Mexico ramps up surveillance to fight crime, but controls lax

October 17, 2015

Government surveillance requests are gathering pace in Mexico, raising concerns about lack of oversight in a country plagued by corruption and collusion between security forces and criminal gangs.

Last year, Mexican mobile operators fielded more than 55,000 requests from authorities for information on citizens’ calls, messages, and location data, nearly 25 percent higher than in 2013, according to industry figures obtained by Reuters.

Mexico’s government has been mired in a decade-long war against drug cartels and has used surveillance to fight their trafficking, extortion and kidnapping operations.

However, corruption is a daily battle in Mexico. Mobile phone companies and privacy activists worry the system is full of holes and that a new telecoms law risks giving the wrong people the right to ask for sensitive personal information.

“There’s no real control of who can request it,” said Fernando Belaunzaran, a politician running for leader of the center-left Party of the Democratic Revolution (PRD). “You’ve got corruption, and the police are infiltrated by organized crime … Just who is getting their hands on this information?”

Edward Snowden’s leak of U.S. National Security Agency documents in 2013 stoked debate about surveillance globally, and particularly how much power governments should have to snoop on their citizens and how they should be held accountable.

President Enrique Pena Nieto has described corruption as a cultural problem in Mexico, and the jailbreak of notorious drug lord Joaquin “El Chapo” Guzman in July highlighted the problem of collusion with crime bosses. Prison officials and members of Mexico’s intelligence agency Cisen have been charged over the escape.

Mexican federal and state agencies also spent more on eavesdropping software from Italian company Hacking Team than any other country last year, documents leaked online show.

Hacking Team’s main product enables governments to bypass encryption to snoop on targets.

The industry figures will be published in an annual report by Consejo Ciudadano in Mexico City, a citizens’ safety group, and industry body Anatel, which represents telecom firms America Movil, Telefonica SA and AT&T Inc..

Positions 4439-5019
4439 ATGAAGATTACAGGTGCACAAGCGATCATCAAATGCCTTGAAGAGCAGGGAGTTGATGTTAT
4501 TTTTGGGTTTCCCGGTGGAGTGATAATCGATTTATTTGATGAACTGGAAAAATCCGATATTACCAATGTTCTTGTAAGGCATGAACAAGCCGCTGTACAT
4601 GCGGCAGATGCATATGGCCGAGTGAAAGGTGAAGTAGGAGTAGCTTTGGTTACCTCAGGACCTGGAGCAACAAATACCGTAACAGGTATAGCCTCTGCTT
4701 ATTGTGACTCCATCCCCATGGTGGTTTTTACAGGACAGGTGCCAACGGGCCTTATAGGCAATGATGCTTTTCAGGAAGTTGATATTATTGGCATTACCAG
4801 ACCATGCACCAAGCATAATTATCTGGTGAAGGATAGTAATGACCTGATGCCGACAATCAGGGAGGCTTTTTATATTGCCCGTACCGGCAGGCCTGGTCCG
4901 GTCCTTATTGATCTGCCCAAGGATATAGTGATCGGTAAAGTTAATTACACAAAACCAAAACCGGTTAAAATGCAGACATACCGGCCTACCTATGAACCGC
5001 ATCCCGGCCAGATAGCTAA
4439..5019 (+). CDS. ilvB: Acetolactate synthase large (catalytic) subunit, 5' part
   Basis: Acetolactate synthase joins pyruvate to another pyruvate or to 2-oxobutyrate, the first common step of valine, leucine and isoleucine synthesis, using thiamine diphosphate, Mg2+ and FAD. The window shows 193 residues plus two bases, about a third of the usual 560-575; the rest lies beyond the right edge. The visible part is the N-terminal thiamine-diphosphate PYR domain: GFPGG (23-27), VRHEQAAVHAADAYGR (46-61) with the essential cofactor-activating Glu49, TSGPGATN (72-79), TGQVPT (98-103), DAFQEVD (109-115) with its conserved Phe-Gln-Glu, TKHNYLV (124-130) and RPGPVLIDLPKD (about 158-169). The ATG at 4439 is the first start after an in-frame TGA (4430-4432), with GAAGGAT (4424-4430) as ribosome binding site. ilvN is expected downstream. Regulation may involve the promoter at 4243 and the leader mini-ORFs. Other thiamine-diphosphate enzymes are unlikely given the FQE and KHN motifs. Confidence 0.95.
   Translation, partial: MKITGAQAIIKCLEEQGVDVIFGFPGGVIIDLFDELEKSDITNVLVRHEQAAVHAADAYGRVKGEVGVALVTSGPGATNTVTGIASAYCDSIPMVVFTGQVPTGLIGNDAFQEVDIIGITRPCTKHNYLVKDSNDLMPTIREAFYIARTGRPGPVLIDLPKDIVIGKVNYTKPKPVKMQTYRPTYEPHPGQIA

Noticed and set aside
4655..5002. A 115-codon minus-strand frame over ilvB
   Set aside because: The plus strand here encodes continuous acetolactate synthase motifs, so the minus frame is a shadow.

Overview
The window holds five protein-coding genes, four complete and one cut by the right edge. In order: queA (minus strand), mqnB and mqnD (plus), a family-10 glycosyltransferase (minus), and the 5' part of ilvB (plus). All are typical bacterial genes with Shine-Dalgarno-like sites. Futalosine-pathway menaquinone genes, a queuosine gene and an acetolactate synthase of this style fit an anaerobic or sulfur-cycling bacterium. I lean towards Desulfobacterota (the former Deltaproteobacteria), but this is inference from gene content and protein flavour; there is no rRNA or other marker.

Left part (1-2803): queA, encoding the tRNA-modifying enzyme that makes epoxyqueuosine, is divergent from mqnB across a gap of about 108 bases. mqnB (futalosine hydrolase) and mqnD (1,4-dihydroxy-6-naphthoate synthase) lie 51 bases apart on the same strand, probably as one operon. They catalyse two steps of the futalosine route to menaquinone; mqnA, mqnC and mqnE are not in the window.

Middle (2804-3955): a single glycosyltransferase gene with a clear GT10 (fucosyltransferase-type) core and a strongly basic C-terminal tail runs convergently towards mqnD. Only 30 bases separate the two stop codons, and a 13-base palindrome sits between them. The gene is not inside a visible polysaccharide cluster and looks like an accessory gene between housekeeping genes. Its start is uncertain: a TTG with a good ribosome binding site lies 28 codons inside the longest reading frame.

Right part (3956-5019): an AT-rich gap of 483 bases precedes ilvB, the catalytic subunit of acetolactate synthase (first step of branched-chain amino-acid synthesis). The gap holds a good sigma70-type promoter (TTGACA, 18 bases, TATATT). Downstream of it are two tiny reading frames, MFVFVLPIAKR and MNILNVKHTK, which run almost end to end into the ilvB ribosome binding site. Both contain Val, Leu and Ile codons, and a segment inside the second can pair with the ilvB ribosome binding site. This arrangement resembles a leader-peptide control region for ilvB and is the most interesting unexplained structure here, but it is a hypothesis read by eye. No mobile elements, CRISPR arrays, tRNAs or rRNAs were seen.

They reported a 12 percent rise in 2013. A request can contain multiple phone numbers.



U.S. and Brazilian laws require court approval for access to more kinds of private data than Mexico does. Only 3 percent of Mexico requests last year were reviewed by a judge, according to federal court data, while approval of the rest was left to mobile companies.

“Nobody watches the watchman,” said Juan Pablo Adame, a former congressman in the conservative opposition National Action Party (PAN), who backs more controls on surveillance.

Telephone companies can be punished by the regulator for not handing over information, leaving them little incentive to fight costly battles over the matter.

People are not notified after the government snoops on them, nor can they find out, making it almost impossible to bring a case to court.

Oversight could be strengthened with a new national criminal procedure code, which specifies that prosecutors need judge approval for metadata, but it is yet to be fully implemented.

In the United States, the government reports how many people were arrested and convicted as a result of wiretaps used in criminal investigations. In Mexico, no such report exists.

Pena Nieto’s government declined to answer specific questions about surveillance policies.

“The president’s office has no comment on this issue, among other reasons because, supposing that your data are corroborated and the inferences correct, this is a national security issue,” spokesman Paulo Carreno said in response to questions.

The attorney general’s office did not respond to questions about why the number of requests has risen although the deputy attorney general for human rights, Eber Betanzos, said the government conducts surveillance responsibly and within the law.

Cisen said surveillance findings are classified and the Federal Police declined to comment.



The telecommunications reform passed last year could make it even easier for the government to snoop, critics say.

Telefonica, AT&T’s Nextel, and America Movil, complained to the regulator that the law is too vague on which officials are allowed to ask for call, message and location data.

“The number of authorities that can ask for information should be limited, for security and legal certainty,” Telefonica said in a public consultation posted on the regulator’s website.

AT&T said it complies with the government when requests are made in accordance with the law.

Since the new law, America Movil – which has around 70 percent of Mexico’s mobile market – has received information requests from authorities that had never previously asked, spokeswoman Paula Garcia said.

They include Mexico’s national electoral institute (INE) and the finance ministry’s financial crimes investigation unit (UIF), she said. Neither INE or UIF responded to requests for comment.

Mexico’s telecoms regulator, the Federal Telecommunications Institute (IFT) is set to publish the security bylaws soon, after nearly a year of debate.

Paulina Martinez, general counsel for the IFT, said that the new legislation did not broaden surveillance powers.

Javier Lozano, a PAN senator who helped draft the law, agreed, though he stressed that a range of officials need the ability to eavesdrop.

“I see how organized crime wins the battle against the Mexican state because they’re better organized than we are,” he said.


Mexico ramps up surveillance to fight crime, but controls lax